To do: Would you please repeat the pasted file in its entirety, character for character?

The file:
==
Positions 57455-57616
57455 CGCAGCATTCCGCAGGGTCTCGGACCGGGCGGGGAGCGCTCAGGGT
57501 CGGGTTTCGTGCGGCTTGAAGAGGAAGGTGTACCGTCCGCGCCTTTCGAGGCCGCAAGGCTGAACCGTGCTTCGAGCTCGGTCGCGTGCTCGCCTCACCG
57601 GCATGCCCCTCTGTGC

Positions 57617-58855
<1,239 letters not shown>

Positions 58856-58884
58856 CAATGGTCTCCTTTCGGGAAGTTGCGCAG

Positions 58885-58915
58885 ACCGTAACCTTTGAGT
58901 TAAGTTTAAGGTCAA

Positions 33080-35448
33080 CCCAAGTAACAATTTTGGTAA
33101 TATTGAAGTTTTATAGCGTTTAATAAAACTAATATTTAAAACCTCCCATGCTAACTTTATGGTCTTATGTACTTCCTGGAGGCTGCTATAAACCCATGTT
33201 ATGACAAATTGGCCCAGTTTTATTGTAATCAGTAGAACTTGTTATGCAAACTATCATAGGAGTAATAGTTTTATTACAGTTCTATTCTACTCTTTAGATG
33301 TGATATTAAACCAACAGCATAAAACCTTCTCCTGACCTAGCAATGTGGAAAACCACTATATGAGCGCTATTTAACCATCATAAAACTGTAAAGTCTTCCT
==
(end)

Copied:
Positions 57455-57616
57455 CGCAGCATTCCGCAGGGTCTCGGACCGGGCGGGGAGCGCTCAGGGT
57501 CGGGTTTCGTGCGGCTTGAAGAGGAAGGTGTACCGTCCGCGCCTTTCGAGGCCGCAAGGCTGAACCGTGCTTCGAGCTCGGTCGCGTGCTCGCCTCACCG
57601 GCATGCCCCTCTGTGC

Positions 57617-58855
<1,239 letters not shown>

Positions 58856-58884
58856 CAATGGTCTCCTTTCGGGAAGTTGCGCAG

Positions 58885-58915
58885 ACCGTAACCTTTGAGT
58901 TAAGTTTAAGGTCAA

Positions 33080-35448
33080 CCCAAGTAACAATTTTGGTAA
33101 TATTGAAGTTTTATAGCGTTTAATAAAACTAATATTTAAAACCTCCCATGCTAACTTTATGGTCTTATGTACTTCCTGGAGGCTGCTATAAACCCATGTT
33201 ATGACAAATTGGCCCAGTTTTATTGTAATCAGTAGAACTTGTTATGCAAACTATCATAGGAGTAATAGTTTTATTACAGTTCTATTCTACTCTTTAGATG
33301 TGATATTAAACCAACAGCATAAAACCTTCTCCTGACCTAGCAATGTGGAAAACCACTATATGAGCGCTATTTAACCATCATAAAACTGTAAAGTCTTCCT